Difference between revisions of "Thymoma pathophysiology"

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==Pathophysiology==
 
==Pathophysiology==
===Origin===
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*It has been believed that thymic epithelium is derived from both [[ectoderm]]al and [[endoderm]]al stem cells.
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=== Physiology ===
*Recent evidence indicates that epithelial populations originate from a common progenitor of endodermal origin.
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*Occurrence of more differentiated “committed stem cells” with medullary, cortical or other phenotypes is possible.<ref name="Blackburn-2002">{{Cite journal  | last1 = Blackburn | first1 = CC. | last2 = Manley | first2 = NR. | last3 = Palmer | first3 = DB. | last4 = Boyd | first4 = RL. | last5 = Anderson | first5 = G. | last6 = Ritter | first6 = MA. | title = One for all and all for one: thymic epithelial stem cells and regeneration. | journal = Trends Immunol | volume = 23 | issue = 8 | pages = 391-5 | month = Aug | year = 2002 | doi =  | PMID = 12133801 }}</ref><ref name="Gill-2002">{{Cite journal  | last1 = Gill | first1 = J. | last2 = Malin | first2 = M. | last3 = Holländer | first3 = GA. | last4 = Boyd | first4 = R. | title = Generation of a complete thymic microenvironment by MTS24(+) thymic epithelial cells. | journal = Nat Immunol | volume = 3 | issue = 7 | pages = 635-42 | month = Jul | year = 2002 | doi = 10.1038/ni812 | PMID = 12068292 }}</ref>
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* Thymus is the site of maturation of T cells.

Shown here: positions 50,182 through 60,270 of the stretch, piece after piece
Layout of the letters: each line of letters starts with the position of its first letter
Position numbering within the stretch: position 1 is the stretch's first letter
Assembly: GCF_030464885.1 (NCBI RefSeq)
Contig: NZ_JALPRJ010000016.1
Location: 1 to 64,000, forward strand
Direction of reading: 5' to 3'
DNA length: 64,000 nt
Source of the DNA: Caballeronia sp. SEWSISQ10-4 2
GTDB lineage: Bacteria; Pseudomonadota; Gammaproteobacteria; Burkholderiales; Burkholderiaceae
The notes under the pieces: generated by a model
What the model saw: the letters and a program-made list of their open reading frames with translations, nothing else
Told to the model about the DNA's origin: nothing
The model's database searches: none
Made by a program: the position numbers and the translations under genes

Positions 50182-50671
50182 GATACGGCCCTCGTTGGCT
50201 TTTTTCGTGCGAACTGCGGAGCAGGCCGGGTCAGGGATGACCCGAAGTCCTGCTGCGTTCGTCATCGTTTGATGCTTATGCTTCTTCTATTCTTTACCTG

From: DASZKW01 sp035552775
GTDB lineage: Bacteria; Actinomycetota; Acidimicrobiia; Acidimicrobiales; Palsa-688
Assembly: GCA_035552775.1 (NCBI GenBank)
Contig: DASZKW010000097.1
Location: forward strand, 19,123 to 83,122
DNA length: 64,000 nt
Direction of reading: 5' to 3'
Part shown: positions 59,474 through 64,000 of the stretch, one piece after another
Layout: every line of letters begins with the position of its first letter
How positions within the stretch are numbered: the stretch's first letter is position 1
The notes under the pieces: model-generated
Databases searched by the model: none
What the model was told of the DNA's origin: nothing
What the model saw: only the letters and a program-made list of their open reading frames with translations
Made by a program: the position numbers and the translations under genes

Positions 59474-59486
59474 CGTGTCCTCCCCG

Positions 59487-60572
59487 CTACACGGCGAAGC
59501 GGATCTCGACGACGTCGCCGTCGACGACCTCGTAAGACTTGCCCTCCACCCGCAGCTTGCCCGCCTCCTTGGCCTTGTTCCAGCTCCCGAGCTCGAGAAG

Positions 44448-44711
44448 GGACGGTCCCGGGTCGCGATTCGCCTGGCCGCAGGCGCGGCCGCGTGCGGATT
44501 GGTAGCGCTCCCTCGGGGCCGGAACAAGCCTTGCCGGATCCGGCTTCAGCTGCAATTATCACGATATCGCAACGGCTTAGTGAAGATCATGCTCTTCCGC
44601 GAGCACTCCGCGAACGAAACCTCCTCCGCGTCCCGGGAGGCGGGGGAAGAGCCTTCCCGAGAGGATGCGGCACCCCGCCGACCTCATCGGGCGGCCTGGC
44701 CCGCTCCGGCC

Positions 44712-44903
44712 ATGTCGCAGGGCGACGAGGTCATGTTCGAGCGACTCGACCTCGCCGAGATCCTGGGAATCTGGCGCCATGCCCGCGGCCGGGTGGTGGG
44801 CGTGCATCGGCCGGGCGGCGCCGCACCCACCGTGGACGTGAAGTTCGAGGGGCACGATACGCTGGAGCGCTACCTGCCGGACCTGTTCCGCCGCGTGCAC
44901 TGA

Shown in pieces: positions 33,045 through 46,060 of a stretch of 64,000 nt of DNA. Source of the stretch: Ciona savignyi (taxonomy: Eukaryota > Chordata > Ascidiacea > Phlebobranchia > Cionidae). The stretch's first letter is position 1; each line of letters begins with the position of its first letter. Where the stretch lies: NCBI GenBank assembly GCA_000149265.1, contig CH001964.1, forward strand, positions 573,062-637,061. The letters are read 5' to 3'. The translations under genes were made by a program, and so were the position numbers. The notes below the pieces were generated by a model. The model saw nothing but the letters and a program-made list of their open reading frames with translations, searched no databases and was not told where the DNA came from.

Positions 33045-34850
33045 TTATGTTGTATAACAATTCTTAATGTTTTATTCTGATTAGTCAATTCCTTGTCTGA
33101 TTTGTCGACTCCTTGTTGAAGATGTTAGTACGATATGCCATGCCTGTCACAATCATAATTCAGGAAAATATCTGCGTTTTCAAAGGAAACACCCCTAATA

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* This makes thymus the primary center of adaptive immunity.
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=== Pathogenesis ===
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* The exact pathogenesis of the primary tumor development is not well understood.
 +
 
 +
* Primary tumors of thymus are relatively rare.
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* Thymoma is the most common type of primary tumor of thymus.
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* Thymoma is histologically comprised of abnormally conditioned T cells.
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* The mingling of these abnormal T cells into the circulation is believed to be involved in the associated autoimmune disorders.<ref>{{Cite journal
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  | author = [[C. Buckley]], [[D. Douek]], [[J. Newsom-Davis]], [[A. Vincent]] & [[N. Willcox]]
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| title = Mature, long-lived CD4+ and CD8+ T cells are generated by the thymoma in myasthenia gravis
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| journal = [[Annals of neurology]]
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| volume = 50
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| issue = 1
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| pages = 64–72
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| year = 2001
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| month = July
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  | pmid = 11456312
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}}</ref><ref>{{Cite journal
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  | author = [[J. V. Souadjian]], [[P. Enriquez]], [[M. N. Silverstein]] & [[J. M. Pepin]]
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| title = The spectrum of diseases associated with thymoma. Coincidence or syndrome?
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| journal = [[Archives of internal medicine]]
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| volume = 134
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| issue = 2